In The Spotlight — Tim Noakes Is Found Not Guilty Of Misconduct
Original story by Narina Exelby
A win for banting?
Professor Tim Noakes, author of the bestselling book The Real Meal Revolution and advocate for the high-fat, low-carbohydrate diet (LCHF), has been taken to task by the Association for Dietetics in South Africa (ADSA), who lodged a complaint with the Health Professionals Council of South Africa (HPCSA) of unprofessional conduct against him for advising a woman to wean her baby onto a high-fat, low-carb diet on Twitter.
The concern was referred to the HSPCA to adjudicate in February 2014. Following a preliminary hearing last year, the HSPCA decided to convene an inquiry into the conduct of Professor Tim Noakes. They will then rule on the matter.
The advice he gave is not considered to be in accordance with both international (WHO Guiding principles for complementary feeding of the breastfed child) and national (South African Paediatric Food Based Dietary Guidelines) feeding guidelines for infant and young child-nutrition. Furthermore, giving one-on-one nutrition advice on social media to a patient who has not been assessed, as well as providing information outside of the scope of practice for which you are registered with the council is in contravention of the HPCSA ethical guidelines.
Fast-forward to today, April 21 2017, and Professor Tim Noakes has officially been found not guilty of misconduct by a professional conduct committee.
Noakes held his head in his hands for a few seconds after being found not guilty and told News24 shortly after that he was “elated” with the outcome.
Watch his reaction here:
The infamous “Tim Noakes” diet is South Africa’s favourite dinner-party topic — or still is. Do you know all the facts? Does Noakes? Is there really no risk? And our most burning question: does it really work for women? Women’s Health got off the fence to investigate the food crusade that has turned so many into fat converts…
Prophets tend to be known for predicting cataclysmic events – the coming of the Messiah, for example, or the end of the world. It’s not often that their prophecy is that carbs could kill you and through fat shall ye be saved. But that is pretty much the message being spread with great enthusiasm by prophet-in-chinos and sports scientist, SA’s own Professor Tim Noakes.
Noakes is not the first person to speak out against the evils of carbs and the unfair demonisation of fat in our diets. His beliefs are predated and supported by many other scientists in both the US and UK, who claim that fat is not the cause of the epidemics of obesity, diabetes and heart disease, as we’ve believed for decades. The difference is that Noakes is not just a scientist; he is also a charismatic public figure and his message is being devoured (with lashings of butter) by an audience who will believe what they want to believe, which is that his “miracle” diet will work for everyone.
For the benefit of those who have not been to a dinner party in the past year, Noakes has been cast as the authority at the centre of what he calls a food “revolution”. His diet contradicts everything we’ve been told about healthy eating, saying you can have all the butter and bacon your heart desires, and not only will you not clog your arteries, but you’ll be thin too! And being the tjop-and-steak loving nation that we are, the movement has amassed an almost devotional following, while dieticians call for less zeal and more science.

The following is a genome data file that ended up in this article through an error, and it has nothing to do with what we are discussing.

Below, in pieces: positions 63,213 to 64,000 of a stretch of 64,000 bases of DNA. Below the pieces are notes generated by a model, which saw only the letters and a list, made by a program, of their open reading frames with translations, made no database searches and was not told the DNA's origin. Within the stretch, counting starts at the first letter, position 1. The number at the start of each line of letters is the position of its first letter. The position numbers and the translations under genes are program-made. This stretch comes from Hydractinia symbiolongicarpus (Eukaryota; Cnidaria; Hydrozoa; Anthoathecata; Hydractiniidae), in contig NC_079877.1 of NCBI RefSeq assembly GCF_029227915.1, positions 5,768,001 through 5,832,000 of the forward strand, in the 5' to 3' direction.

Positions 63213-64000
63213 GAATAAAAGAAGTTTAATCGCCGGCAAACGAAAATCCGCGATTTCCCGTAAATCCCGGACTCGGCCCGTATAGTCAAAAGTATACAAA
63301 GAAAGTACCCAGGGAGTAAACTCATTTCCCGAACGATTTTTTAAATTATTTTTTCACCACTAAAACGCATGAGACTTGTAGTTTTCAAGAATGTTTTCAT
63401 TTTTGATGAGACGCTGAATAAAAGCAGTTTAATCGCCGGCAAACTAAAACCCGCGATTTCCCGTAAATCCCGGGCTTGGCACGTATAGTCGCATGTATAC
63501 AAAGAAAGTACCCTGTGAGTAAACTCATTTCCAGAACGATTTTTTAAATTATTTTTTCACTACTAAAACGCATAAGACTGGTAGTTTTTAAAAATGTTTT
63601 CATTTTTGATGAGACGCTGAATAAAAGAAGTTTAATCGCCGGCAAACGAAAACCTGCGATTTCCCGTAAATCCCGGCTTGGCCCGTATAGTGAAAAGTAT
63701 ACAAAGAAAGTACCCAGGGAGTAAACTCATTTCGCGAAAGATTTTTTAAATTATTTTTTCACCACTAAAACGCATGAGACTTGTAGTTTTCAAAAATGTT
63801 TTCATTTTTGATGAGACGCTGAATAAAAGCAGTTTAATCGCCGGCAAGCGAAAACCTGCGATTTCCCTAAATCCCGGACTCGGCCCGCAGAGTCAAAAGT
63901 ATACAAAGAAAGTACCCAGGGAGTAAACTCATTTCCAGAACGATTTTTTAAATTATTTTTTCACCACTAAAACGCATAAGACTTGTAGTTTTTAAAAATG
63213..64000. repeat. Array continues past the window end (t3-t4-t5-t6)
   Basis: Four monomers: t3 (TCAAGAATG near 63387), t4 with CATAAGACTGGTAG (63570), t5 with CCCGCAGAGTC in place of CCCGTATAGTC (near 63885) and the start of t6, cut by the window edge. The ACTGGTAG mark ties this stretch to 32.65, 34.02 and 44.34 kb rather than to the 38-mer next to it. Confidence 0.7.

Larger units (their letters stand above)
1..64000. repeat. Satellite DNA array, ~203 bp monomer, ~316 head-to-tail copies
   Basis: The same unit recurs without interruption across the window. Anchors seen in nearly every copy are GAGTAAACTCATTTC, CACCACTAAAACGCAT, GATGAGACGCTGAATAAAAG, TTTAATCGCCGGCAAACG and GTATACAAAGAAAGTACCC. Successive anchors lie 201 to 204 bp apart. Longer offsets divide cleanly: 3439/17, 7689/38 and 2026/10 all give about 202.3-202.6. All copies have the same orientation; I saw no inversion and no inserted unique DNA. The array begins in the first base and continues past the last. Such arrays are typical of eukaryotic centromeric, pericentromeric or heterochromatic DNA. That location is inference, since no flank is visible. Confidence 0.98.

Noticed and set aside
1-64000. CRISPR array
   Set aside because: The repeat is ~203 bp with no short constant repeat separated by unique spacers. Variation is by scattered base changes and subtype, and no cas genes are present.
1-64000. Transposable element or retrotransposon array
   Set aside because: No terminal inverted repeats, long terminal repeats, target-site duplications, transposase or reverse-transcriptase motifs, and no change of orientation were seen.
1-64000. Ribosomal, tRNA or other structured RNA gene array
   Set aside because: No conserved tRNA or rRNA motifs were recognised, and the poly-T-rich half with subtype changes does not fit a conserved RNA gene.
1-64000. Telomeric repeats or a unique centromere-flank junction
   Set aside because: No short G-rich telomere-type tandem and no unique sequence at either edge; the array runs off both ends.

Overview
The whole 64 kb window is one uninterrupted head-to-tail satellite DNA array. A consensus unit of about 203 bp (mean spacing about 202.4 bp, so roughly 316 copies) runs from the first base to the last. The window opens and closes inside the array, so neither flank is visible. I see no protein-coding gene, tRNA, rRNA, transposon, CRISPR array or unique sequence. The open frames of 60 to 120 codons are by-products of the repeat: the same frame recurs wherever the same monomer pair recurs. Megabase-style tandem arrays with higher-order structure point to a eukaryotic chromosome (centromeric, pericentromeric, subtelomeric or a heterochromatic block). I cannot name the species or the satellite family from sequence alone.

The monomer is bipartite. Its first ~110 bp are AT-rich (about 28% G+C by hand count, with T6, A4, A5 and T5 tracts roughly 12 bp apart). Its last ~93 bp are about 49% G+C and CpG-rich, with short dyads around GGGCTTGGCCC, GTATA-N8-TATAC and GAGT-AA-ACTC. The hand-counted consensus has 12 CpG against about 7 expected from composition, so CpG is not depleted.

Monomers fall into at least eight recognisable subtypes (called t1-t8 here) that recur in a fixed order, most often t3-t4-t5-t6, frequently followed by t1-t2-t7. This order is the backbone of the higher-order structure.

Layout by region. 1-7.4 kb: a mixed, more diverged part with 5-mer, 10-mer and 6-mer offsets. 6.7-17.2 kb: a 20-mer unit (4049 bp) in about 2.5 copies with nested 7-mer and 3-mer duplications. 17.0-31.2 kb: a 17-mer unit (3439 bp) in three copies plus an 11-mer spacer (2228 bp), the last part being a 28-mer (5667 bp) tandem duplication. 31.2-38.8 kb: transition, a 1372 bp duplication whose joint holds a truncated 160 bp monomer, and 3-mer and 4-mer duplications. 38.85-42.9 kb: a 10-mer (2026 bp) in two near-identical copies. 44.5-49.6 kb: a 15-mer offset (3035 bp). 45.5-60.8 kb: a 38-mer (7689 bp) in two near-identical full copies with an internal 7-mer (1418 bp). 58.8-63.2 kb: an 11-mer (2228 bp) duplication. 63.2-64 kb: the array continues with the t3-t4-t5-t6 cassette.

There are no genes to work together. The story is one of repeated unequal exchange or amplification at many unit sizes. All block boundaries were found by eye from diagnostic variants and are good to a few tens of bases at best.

But despite the lack of long-term studies, the critics’ biggest weapon, Noakes has a lot going for him. Firstly, he’s advocating something totally counter-intuitive – surely eating fat can’t help you lose weight? – that’s much more interesting than being told to eat less and exercise more. Secondly, he’s a highly convincing speaker and, thirdly, much of what he says is true. Carbohydrates do stimulate your appetite and we’re eating more than ever before. Noakes’s hypothesis is that it is this excess carb consumption that has caused the epidemics previously blamed on fat. Noakes’s epiphany was the result of having himself lost 11kg in eight weeks by following a diet low in carbohydrates and high in fat. More than just losing weight, he managed to cure a series of minor medical conditions and his running improved so much that he was getting results he’d achieved 21 years earlier. That’s some diet. And the best part, say the converts, is that while excess weight drops off, you’re also full of energy and don’t ever feel hungry.
“I’m loving it and have lost weight! Feeling great,” Lebo Motsepe wrote when we asked WH readers if anyone had tried a low-carb, high-fat (LCHF) diet. “Currently trying it and loving it. Not craving carbs at all,” said Kamesh Padayachee Malan. And: “It’s fantastic – fewer cravings and it’s easy to follow,” said Lindi du Plessis.
But the real story here is that this is not just another fad diet to get you ready for bikini season; it’s the kind of extreme paradigm shift that can offer the morbidly obese a second chance at a normal life. And for anyone who has lost a family member to complications of chronic diabetes, there is a powerful emotional resonance. But blind faith can come at a cost.
As with most diets that promise fast weight loss (especially those involving lots of bacon and butter), LCHF has garnered huge support, including a slew of spin-offs and marketing hooks in industries keen to cash in on the cult. Healthy food chain Kauai, who built their business on fast and freshly-made wraps and sandwiches, have partnered with Noakes and his Original Eating team to introduce and promote alternatives for carb-conscious customers.
Over at Woolworths, tempting displays of pasta and sauces have been appearing in the front of many stores as they try to offload carbs while scrambling to keep up with the demand for full-fat Greek yoghurt and cauliflower – two key ingredients in the LCHF fridge. Earlier this year saw the launch of the magazine Lose It!, featuring the Noakes story and LCHF recipes, but perhaps the biggest driver of the movement is the book The Real Meal Revolution, which Noakes co-authored and which has sold around 100 000 copies to date – it was reprinted eight times in less than a year. Referred to by food editors (without irony) as the “Red Bible”, it features recipes for smart carb swaps such as cauliflower “rice” and courgette “noodles”. And yes, Women’s Health was one of the first SA titles to run an extract of it in November 2013. (We like a good refined carb swap as much as the next person!) A second volume is in production, with an even more brilliant marketing angle: budget-friendly LCHF, since one of the criticisms of this way of eating (all meat and no potatoes) is that it is prohibitively expensive.